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A History of Germany by Bayard Taylor

A priest named John of Nepomuck


eight or nine years after these events, Wenzel remained in Prague where his reign was distinguished only by an almost insane barbarity. He always had an executioner at his right hand, and whoever refused to submit to his orders was instantly beheaded. He kept a pack of bloodhounds, which were sometimes let loose even upon his own guests: on one occasion his wife, the Empress Elizabeth, was nearly torn to pieces by them. He ordered the confessor of the latter, a priest named John of Nepomuck, to be thrown into the Moldau river for refusing to tell him what the Empress had confessed. By this act he made John of Nepomuck the patron saint of Bohemia. Some one once wrote upon the door of his palace the words: "_Venceslaus, alter Nero_" (Wenzel, a second Nero); whereupon he wrote the line below: "_Si non fui adhuc, ero_" (If I have not been one hitherto, I will be now). When the city of Rothenberg refused to advance him 4,000 florins, he sent this message to the authorities: "The devil began to shear a hog, and spake thus, 'Great cry and little wool'!"

[Sidenote: 1398. QUARREL WITH THE POPE.]

In short, Wenzel was so little of an Emperor and so much of a brutal madman, that a conspiracy, at the head of which were his cousin Jodocus of Moravia, and Duke Albert of Austria, was formed against him. He was taken prisoner and conveyed to Austria, where he was held in close confinement until his brother Sigismund, aided by

a Diet of the other German princes, procured his release. In return for this service, and probably, also, to save himself the trouble of governing, he appointed Sigismund Vicar of the Empire. In 1398 he called a Diet at Frankfort, and again endeavored, but without much success, to enforce a general peace. The schism in the Roman Church, which lasted for forty years, the rival popes in Rome and Avignon cursing and making war upon each other, had at this time become a scandal to Christendom, and the Papal authority had sunk so low that the temporal rulers now ventured to interfere. Wenzel went to Rheims, where he had an interview with Charles VI. of France, in order to settle the quarrel. It was agreed that the former should compel Bonifacius IX. in Rome, and the latter Benedict XIII. in Avignon, to abdicate, so that the Church might have an opportunity to unite on a single Pope; but neither monarch succeeded in carrying out the plan.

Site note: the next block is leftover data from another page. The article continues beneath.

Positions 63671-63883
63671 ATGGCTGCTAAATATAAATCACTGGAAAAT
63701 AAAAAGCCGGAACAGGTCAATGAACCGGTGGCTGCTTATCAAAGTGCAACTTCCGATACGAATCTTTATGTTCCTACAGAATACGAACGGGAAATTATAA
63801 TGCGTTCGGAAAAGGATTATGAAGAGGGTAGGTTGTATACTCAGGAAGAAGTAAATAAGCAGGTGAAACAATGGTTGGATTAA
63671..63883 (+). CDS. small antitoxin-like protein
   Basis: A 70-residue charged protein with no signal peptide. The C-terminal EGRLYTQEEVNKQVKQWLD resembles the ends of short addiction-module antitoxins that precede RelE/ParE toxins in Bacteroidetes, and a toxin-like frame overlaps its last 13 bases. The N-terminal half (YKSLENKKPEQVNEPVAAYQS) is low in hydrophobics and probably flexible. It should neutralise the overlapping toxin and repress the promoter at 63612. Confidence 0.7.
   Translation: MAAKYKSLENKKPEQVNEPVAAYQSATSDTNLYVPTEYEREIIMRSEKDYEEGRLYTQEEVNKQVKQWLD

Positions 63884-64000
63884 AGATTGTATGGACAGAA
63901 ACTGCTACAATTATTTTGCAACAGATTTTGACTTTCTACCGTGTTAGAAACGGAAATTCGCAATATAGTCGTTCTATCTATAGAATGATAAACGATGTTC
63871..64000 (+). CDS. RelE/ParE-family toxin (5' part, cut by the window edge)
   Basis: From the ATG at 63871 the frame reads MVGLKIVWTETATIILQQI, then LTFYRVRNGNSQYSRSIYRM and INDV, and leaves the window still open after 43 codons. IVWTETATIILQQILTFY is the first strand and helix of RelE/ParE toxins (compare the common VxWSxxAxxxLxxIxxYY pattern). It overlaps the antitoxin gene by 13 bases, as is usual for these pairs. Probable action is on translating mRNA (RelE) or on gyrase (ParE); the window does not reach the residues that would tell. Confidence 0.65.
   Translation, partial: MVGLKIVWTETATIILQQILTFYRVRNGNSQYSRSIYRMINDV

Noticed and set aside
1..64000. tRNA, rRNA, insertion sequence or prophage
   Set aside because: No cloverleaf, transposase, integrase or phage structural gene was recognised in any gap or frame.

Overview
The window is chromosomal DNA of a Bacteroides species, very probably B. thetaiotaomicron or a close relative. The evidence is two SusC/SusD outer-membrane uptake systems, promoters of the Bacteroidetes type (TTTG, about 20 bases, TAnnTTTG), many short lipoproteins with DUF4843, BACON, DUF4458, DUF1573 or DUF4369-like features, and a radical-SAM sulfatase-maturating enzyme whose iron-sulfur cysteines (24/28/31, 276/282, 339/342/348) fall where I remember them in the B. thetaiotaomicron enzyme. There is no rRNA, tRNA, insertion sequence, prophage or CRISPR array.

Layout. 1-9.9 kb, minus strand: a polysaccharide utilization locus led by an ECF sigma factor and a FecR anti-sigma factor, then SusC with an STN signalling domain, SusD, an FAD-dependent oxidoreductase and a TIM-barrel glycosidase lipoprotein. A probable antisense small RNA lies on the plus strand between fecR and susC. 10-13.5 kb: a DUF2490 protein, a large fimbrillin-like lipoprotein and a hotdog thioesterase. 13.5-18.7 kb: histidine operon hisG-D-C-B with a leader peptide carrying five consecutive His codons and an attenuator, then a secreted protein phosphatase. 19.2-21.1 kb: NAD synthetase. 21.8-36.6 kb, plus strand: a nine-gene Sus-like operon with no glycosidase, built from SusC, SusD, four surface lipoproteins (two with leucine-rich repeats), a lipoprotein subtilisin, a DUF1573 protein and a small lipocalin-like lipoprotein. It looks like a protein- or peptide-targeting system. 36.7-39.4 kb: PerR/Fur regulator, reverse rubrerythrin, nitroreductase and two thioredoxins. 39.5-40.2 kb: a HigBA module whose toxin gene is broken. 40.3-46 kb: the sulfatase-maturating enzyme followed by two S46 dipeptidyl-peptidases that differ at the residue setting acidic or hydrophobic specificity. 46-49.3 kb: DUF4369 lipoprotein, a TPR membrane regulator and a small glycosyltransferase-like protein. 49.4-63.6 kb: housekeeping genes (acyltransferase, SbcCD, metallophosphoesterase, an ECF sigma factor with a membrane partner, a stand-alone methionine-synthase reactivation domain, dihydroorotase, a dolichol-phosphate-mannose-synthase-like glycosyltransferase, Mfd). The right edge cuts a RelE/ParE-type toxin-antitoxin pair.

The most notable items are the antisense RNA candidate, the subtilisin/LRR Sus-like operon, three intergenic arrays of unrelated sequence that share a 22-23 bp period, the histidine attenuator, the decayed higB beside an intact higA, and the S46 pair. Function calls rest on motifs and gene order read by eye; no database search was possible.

On the contrary, Bonifacius IX. went secretly to work to depose Wenzel. He gained the support of the four Electors of the Rhine, who, headed by the Archbishop of Mayence, came together in 1400, proclaimed that Wenzel had forfeited his Imperial dignity, and elected the Count Palatine Rupert, a member of the house of Wittelsbach (Bavaria), in his place. The city of Aix-la-Chapelle shut its gates upon the latter, and he was crowned in Cologne. A majority of the smaller German princes, as well as of the free cities, refused to acknowledge him; but, on the other hand, none of them made any movement in Wenzel's favor, and so there were, practically, two separate heads to the Empire.

Rupert imagined that his coronation in Rome would secure his authority in Germany. He therefore collected an army, entered into an alliance with the republic of Florence against Milan, and marched to Italy in 1401. Near Brescia he met the army of the Lombards, commanded by the Milanese general, Barbiano, and was so signally defeated that he was compelled to return to Germany. In the meantime Wenzel had come to a temporary understanding with Jodocus of Moravia and the Hapsburg Dukes of Austria, and his prospects improved as Rupert's diminished. It was not long, however, before he quarrelled with his brother Sigismund, and was imprisoned by the latter. Then ensued a state of general confusion, the cause of which is easy to understand, but the features of which it is not easy to make clear.

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